In this way, Matthew Wickfield continued his stay at Lihen Bookstore, where he would spend over two months.
During the day, he worked as an employee in the bookstore, and at night, he took on the accounting work in a small, damp room in the basement.
The room was simple, with just a bed, a desk, and an oil lamp, and the basement environment was humid, filled with mosquitoes and occasional spiders.
However, Matthew’s pet, the black-eyed toad, proved helpful in eliminating the pests.
The bugs quickly disappeared as Matthew opened the toad’s cage, and many bread worms were saved.
Matthew appreciated the benefits of having such a unique pet.
Although life was challenging, Matthew didn’t mind.
After all, he was just a “homeless” young wizard, so he didn’t pay much attention to the difficulties.
Lihen Bookstore was relatively quiet.
Despite having many shop assistants, there were few customers.
Most of the guests were Hogwarts students and their parents.
Matthew’s role was to determine their grade level and hand them cardboard boxes containing their packed textbooks.
The night accounting work was relatively simple since, apart from Hogwarts textbooks, Lihen Bookstore typically sold only 20 to 30 books daily.
Hogwarts students had already purchased the textbooks, so there was no need to keep records for them.
The remaining work could be completed for Matthew in just fifteen to thirty minutes.
The shop assistants were generally polite to Matthew, especially Mr. Shafiq, the store manager, who rarely assigned him laborious tasks.
Perhaps he feared that Matthew might deliberately miscalculate the accounts, resulting in significant losses.
Matthew had no intention of doing such a thing. He faithfully fulfilled his duties every day.
However, Matthew was surprised to discover that book prices were higher than he had imagined.
Random paperback books started at 2-3 galleons, while hardcover books ranged from 5-10 galleons.
He even came across a large leather-bound book priced at 50 galleons, which exceeded the monthly salary of an adult wizard.
Suddenly, Matthew understood why the Weasley family in another world struggled financially.
A set of random textbooks could amount to thirty or fifty galleons, which would strain a single-income family.
Mr. Weasley’s salary at the Ministry of Magic was likely low, and the book fees alone could equal half a year’s income for their family.
Of course, Hogwarts in this world didn’t require families to bear such high costs.
Matthew had chosen to work at Lihen Bookstore with a specific purpose in mind—to uncover the origin of the book that had been with him for almost a year.
After all, he had first discovered the book at the bottom of a bookshelf in Lihen Bookstore, implying a potential connection to the store.
Unfortunately, despite his efforts, Matthew found no leads after nearly a week of searching, inspecting, and conducting unannounced visits.
As the sales clerk he had encountered the previous year had mentioned (although Matthew hadn’t seen him during this time), Lihen Bookstore didn’t deal in second-hand books.
They only sold new books and lacked any record of purchasing used ones.
This made Matthew doubt himself for a moment.
Could it be that the book’s origin had no connection to Lihen Bookstore? Was its appearance at the bottom of the bookshelf merely a coincidence?
Time passed, and the weather grew increasingly hot and muggy.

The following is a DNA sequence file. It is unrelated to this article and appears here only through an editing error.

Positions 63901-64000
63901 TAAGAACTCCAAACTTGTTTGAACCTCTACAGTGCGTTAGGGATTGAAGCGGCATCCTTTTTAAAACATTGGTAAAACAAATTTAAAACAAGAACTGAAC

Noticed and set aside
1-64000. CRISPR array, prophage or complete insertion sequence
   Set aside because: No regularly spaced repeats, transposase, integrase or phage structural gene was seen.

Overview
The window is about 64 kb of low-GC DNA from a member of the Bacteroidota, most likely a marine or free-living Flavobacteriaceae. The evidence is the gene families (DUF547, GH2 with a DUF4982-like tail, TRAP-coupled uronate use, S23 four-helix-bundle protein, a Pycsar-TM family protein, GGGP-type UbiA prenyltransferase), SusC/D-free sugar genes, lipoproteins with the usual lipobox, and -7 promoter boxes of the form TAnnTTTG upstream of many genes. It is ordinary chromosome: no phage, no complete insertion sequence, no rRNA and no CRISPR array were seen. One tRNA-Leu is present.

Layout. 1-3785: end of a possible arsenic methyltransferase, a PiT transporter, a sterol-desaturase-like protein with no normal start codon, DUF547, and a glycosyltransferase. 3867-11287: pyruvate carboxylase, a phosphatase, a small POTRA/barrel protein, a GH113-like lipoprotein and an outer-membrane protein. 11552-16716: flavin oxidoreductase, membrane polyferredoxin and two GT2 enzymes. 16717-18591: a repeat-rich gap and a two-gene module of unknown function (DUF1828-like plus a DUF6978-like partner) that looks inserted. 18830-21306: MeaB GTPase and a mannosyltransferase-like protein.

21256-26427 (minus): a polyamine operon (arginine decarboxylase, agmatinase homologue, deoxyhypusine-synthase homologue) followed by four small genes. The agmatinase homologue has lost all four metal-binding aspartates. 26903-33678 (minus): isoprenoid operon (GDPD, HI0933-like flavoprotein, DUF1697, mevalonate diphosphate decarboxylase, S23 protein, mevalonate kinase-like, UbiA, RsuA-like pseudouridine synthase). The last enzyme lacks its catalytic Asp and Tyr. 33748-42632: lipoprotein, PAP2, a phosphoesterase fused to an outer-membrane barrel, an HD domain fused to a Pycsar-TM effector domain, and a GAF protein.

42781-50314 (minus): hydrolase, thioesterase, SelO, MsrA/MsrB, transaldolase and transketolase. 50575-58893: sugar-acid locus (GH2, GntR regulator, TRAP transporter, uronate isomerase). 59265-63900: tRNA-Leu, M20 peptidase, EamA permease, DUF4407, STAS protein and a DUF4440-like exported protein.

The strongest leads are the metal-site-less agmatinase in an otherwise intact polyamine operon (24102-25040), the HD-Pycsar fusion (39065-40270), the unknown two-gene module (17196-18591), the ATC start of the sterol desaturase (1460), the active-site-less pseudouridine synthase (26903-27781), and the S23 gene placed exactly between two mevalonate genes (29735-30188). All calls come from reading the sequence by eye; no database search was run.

Matthew encountered familiar faces from Hogwarts numerous times at the bookstore.
They expressed surprise that Matthew Wickfield was working as a clerk during the summer vacation.
Matthew explained that he preferred being surrounded by books and that working at Lihen Bookstore allowed him ample time to read those interesting texts.
This explanation only elevated his acquaintances’ admiration for him.
In reality, it was a complete lie.
Lichen Bookstore was different from Xinhua Bookstore, where young wizards could freely peruse expensive books.
Even customers who lingered too long were met with lukewarm attitudes from the clerks.
Matthew himself hadn’t encountered any of his “friends” from Hogwarts.
Then, one mid-July day, the weather was exceptionally muggy.
Matthew sought refuge under a bookshelf to enjoy the coolness.
Suddenly, he heard a familiar voice.
“Dad, I invited Matthew Wickfield to my house before…” It was Draco’s voice.
He had entered the store accompanied by another man—his father.
The pale, pointed-faced man with the same indifferent gray eyes could only be Lucius Malfoy.
“You’ve mentioned Matthew Wickfield at least ten times, Matthew this, Matthew that!” Mr. Malfoy interrupted his son.
He glanced at Draco and warned, “I want to remind you how talented and charming he is. But if he’s a mudblood, then he’s not one of us!”
Matthew blinked, reconsidering his plan to greet Draco.
He quickly hid behind the bookshelf to avoid being spotted by the father and son.
“I’m not allowed to say that word on campus,” Draco Malfoy whispered.
“Then say it in your heart,” Mr. Malfoy responded coldly. “You must remember, Draco, the conflict between our noble pure-blood families and the mud blood group is irreconcilable.”
At that moment, Mr. Shafiq, the bookstore manager, approached the two.
“Mr. Malfoy, what a rare guest!” Mr. Shafiq greeted him in an oily tone. “I still remember when you came to me a year ago; you brought me quite a deal.”
“Yes, Shafiq, you certainly earned a lot from it!” Lucius Malfoy lowered his voice and said menacingly. “But you also lost something vital… those books.”
Behind the bookshelf, Matthew couldn’t help but blink.
He felt like he might have stumbled upon a clue.
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